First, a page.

Tuesday, June 28, 2005

SIFF diary, part 2

Saving Face

Saving Face is about a young Chinese/American surgeon, Wil (Michelle Krusiec) whose mother (Joan Chen) moves in after being exiled from her Chinese family and friends at a time when Wil falls in love with a ballerina (Lynn Chen). Saving Face is among the films showing at SIFF that has distribution and it opened in LA and New York on Friday.

Go see this film if you get a chance. It is delightful first film by director Alice Wu. She was in attendance and it turns out that she wrote the screenplay while taking a UW screenwriting course here in Seattle. After finishing the screenplay, she decided that it needed to be made into a film and that she must direct it so she moved to New York and gave herself five years to get the film made. She learned about editing and filmmaking and ended up getting help from Wil Smith to finance the film. It was fascinating listening to her speak and I was floored and the guts it must have taken to jet off to New York to make a movie with no real connections and that she got it made and it is good.

Story wise, Saving Face isn't particularly original. It consists of a love story and more than a little family drama and I saw most of the plot twists coming from a mile away. And it does give you the expected happy ending where everyone finds happiness, love, etc. But while working in a lot of romantic comedy cliches, it does cover plenty of new ground as I haven't seen very many films that appear to accurately describe the experience of being a Chinese American and gay. The older Chinese characters speak in Mandarin while their children spoke English, giving the film a feeling of authenticity while talking about generational differences and cultural identity mixed with issues of being gay, coming out and falling in love.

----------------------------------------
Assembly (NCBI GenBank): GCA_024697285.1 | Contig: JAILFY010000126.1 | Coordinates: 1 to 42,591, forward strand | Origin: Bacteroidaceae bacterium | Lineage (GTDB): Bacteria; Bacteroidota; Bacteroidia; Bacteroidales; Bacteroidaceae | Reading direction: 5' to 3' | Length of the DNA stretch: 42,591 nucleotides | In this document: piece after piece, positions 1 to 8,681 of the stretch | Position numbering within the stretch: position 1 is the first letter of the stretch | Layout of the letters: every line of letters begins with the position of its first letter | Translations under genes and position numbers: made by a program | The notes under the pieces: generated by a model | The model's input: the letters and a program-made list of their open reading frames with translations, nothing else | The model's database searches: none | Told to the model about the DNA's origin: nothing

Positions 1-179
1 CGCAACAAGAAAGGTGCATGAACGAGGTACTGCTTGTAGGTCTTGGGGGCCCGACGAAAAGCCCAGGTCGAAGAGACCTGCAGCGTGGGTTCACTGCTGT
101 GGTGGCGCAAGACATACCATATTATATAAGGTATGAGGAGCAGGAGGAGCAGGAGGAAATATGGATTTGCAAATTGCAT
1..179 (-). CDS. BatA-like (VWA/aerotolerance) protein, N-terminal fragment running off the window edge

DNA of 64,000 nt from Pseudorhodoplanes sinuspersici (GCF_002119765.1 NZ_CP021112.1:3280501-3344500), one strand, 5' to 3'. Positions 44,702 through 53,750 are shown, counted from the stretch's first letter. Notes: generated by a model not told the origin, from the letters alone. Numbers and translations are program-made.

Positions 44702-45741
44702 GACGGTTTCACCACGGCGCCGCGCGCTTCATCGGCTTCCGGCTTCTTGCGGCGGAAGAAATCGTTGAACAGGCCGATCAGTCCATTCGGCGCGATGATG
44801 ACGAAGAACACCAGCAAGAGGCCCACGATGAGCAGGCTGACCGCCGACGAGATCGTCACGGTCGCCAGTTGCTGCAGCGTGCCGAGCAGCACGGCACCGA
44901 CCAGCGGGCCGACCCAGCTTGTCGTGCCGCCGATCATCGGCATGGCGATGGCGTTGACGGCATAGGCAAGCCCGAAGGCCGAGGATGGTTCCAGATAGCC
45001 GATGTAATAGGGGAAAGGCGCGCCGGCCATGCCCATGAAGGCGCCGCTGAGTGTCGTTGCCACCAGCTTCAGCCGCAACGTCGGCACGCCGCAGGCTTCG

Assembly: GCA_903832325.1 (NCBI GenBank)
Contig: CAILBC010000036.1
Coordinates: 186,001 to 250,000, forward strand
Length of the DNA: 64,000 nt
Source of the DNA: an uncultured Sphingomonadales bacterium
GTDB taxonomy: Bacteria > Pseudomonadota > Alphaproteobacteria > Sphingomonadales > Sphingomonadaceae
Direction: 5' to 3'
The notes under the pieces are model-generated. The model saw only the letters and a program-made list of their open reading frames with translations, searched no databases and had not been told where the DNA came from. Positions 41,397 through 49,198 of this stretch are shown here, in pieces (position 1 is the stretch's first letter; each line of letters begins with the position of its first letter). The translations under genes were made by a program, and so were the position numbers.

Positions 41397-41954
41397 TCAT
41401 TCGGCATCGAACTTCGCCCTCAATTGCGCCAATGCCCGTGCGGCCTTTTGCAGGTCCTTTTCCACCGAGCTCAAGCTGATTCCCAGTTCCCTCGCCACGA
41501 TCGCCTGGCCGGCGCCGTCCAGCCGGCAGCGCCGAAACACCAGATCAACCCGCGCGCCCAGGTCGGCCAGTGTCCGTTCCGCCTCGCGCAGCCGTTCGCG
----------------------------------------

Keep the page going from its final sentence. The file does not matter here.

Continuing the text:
I was totally charmed by Saving Face. Now it might have had a bit to do with the atmosphere, a totally sold out show full of enthusiastic lesbians and asian families. But I smiled throughout this film and had a great time. Lovely, lovely film.

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